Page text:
I hope that you are not getting tired of seeing me make this quilt. I’m pretty much making one every other month now. This was a customer requested quilt in blues and greens and low volumes as requested.
The best part about this quilt is with the exception of the large low volume squares every single bit of this quilt top was made from my scrap baskets and boxes. Perusing through that part of my stash is my absolute favorite!
If you are following the patterns for the quilt along that I posted about above, it breaks it down into every week making two blocks a week and then once you have all the stars completed, you make all your background blocks for one of the weeks.
I don’t tend to make this quilt that way. I’m a chain piecing enthusiast and I take no issue with spending a whole day just on my flying geese. Here’s how I worked through this quilt: First, I pulled all the fabrics for my flying geese and spent probably a day and a little of the next day just making those. I cut all the squares for the corners of the star blocks and then cut all the squares for the background blocks ( the 4-patches ). The third day, I spent making all of my star centers. The fabrics for these were already cut, I just pulled them out of my scrap boxes. The third and fourth day, I put all of my stars together (finishing the blocks) and sewed all of my background blocks. On that fourth day, I also pieced all of my blocks together for the finished quilt top.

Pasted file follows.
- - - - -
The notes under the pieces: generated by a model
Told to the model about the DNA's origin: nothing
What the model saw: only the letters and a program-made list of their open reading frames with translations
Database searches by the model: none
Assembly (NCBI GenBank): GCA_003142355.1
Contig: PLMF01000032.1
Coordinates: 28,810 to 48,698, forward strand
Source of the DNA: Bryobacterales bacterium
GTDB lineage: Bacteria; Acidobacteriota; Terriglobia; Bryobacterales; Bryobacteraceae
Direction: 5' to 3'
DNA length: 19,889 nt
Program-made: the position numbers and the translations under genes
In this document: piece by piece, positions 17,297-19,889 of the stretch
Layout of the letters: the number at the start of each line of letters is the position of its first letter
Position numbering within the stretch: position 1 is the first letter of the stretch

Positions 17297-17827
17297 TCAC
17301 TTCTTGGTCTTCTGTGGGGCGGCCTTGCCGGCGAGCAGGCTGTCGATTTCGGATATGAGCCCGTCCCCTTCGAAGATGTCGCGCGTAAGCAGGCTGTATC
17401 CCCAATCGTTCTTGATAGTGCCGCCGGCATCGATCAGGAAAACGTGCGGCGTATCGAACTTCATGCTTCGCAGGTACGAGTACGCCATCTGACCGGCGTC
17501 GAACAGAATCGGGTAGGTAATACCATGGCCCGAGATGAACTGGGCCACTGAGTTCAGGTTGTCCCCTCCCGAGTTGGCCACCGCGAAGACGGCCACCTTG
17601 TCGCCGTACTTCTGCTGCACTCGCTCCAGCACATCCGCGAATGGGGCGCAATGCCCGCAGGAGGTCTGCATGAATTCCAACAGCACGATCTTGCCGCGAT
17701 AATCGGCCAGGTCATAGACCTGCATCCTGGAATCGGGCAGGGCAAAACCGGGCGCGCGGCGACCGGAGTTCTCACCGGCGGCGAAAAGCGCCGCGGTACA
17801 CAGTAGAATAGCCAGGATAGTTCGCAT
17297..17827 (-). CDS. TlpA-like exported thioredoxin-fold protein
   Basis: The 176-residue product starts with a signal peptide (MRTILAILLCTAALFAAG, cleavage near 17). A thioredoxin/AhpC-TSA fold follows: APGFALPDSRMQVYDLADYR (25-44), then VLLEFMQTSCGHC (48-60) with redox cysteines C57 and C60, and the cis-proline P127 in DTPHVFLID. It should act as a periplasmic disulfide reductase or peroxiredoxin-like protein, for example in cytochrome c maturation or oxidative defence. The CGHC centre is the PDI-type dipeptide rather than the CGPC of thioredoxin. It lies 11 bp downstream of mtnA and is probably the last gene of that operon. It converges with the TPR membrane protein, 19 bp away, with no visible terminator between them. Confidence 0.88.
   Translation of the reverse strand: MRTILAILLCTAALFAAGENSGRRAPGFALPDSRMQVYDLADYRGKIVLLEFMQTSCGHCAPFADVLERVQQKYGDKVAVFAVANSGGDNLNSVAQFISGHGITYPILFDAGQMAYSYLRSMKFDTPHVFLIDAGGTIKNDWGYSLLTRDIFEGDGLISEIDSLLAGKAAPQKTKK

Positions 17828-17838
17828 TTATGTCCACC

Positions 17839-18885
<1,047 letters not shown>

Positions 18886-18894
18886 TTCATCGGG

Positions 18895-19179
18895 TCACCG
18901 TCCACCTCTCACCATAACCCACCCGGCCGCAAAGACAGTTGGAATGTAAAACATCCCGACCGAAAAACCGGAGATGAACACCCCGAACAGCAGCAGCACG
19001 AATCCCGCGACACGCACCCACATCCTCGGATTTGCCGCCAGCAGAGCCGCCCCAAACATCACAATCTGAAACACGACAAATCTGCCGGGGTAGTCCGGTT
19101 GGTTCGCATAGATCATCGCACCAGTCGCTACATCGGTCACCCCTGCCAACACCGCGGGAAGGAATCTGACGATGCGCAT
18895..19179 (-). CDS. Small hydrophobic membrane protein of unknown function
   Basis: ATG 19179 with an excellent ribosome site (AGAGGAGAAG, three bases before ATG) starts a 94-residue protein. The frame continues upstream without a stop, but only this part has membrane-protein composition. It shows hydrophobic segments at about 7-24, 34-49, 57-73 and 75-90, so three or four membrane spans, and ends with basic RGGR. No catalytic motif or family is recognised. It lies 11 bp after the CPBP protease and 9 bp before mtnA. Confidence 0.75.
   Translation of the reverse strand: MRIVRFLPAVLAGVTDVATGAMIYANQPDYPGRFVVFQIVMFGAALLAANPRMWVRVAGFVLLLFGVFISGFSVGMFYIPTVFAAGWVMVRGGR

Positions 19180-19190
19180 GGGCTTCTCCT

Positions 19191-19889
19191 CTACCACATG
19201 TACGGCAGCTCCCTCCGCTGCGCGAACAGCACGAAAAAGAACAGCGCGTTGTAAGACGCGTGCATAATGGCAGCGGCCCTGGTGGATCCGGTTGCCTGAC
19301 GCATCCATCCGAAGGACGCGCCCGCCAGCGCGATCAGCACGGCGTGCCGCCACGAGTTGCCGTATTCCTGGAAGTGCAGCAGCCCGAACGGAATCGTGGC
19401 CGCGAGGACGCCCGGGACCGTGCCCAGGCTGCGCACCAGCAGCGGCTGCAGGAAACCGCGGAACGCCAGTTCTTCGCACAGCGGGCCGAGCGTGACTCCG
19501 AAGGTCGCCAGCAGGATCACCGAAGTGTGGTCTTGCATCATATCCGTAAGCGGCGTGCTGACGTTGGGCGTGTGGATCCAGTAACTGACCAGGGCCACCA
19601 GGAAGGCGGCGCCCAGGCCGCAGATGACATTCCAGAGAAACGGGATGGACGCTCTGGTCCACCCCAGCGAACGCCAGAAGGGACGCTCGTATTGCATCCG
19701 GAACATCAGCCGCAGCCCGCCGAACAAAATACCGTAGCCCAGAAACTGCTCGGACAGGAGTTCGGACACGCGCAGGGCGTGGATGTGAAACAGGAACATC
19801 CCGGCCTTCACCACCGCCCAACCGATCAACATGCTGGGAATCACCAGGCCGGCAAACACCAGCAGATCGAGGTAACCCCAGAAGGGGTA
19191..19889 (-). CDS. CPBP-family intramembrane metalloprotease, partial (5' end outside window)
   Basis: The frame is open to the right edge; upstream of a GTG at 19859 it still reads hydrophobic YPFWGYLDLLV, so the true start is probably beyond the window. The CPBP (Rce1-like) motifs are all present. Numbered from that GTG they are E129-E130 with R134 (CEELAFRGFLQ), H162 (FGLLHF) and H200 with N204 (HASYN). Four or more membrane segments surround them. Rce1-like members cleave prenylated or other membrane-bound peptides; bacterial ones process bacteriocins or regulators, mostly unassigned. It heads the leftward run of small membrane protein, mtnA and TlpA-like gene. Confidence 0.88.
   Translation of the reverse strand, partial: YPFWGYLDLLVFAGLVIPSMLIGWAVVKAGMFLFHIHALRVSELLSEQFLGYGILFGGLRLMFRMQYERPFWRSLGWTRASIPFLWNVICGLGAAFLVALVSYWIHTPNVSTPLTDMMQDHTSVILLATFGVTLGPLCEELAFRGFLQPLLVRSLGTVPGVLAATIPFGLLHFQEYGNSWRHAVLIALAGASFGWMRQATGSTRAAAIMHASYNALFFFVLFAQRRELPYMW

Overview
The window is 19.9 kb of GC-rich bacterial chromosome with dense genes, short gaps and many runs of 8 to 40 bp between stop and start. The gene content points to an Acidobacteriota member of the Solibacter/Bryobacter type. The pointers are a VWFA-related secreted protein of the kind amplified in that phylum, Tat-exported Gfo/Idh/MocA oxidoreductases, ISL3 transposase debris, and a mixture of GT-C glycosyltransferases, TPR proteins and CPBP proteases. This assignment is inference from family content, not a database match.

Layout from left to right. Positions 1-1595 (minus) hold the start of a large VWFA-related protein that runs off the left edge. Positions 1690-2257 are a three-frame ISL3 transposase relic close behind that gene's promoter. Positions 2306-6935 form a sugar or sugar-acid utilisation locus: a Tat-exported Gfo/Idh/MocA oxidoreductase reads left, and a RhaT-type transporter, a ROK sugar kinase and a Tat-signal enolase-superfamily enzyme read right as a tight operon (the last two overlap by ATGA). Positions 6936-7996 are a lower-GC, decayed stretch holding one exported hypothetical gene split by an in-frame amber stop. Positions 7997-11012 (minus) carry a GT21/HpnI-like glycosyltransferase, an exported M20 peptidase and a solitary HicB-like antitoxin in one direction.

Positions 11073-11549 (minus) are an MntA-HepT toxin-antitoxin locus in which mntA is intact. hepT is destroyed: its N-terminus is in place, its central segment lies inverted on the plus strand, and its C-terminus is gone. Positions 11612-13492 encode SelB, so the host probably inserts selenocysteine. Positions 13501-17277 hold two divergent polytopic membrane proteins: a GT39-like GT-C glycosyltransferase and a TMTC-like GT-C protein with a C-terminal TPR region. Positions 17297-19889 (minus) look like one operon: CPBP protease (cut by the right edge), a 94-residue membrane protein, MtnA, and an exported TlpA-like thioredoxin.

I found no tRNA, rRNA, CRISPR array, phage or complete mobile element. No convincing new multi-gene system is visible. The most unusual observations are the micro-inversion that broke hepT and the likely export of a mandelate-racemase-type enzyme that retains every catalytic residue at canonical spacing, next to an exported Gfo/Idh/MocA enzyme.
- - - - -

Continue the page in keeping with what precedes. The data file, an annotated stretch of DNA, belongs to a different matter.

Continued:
My friend Kathy, showed me how to use the tape method when working on my flying geese. I’ll admit that I’ve heard of this for a very long time. It’s no big secret. In fact, you probably know of it. I did know of it, I just didn’t know how it worked or how it was better.
I’m wiser on this issue now!
Basically, the “tape method” is a way to make any quilt block that you need to draw lines on the back of pieces of that block to make units like half square triangles and flying geese without drawing the lines.
That sounded so confusing! The Little Miss Sawtooth quilt has 60 flying geese units in it. That is some serious work as you know! There are 120 squares needed to make the flying geese and until this particular quilt I always spent an hour or so drawing lines on the back of all 120 squares. By placing a piece of tape on your sewing machine just so, you can skip the drawing of the lines.
I almost smacked myself when she broke all this down for me.
Drawing lines is no biggie when you are making a block or two, but when you need 60 flying geese it’s suddenly an ordeal. I plan on doing a tutorial to teach those of you who like me didn’t know what the fuss was about, but until I do, there is a informal tutorial in my instagram feed. Look in my highlights and click the highlight titled “Flying Geese”. It’s all there.
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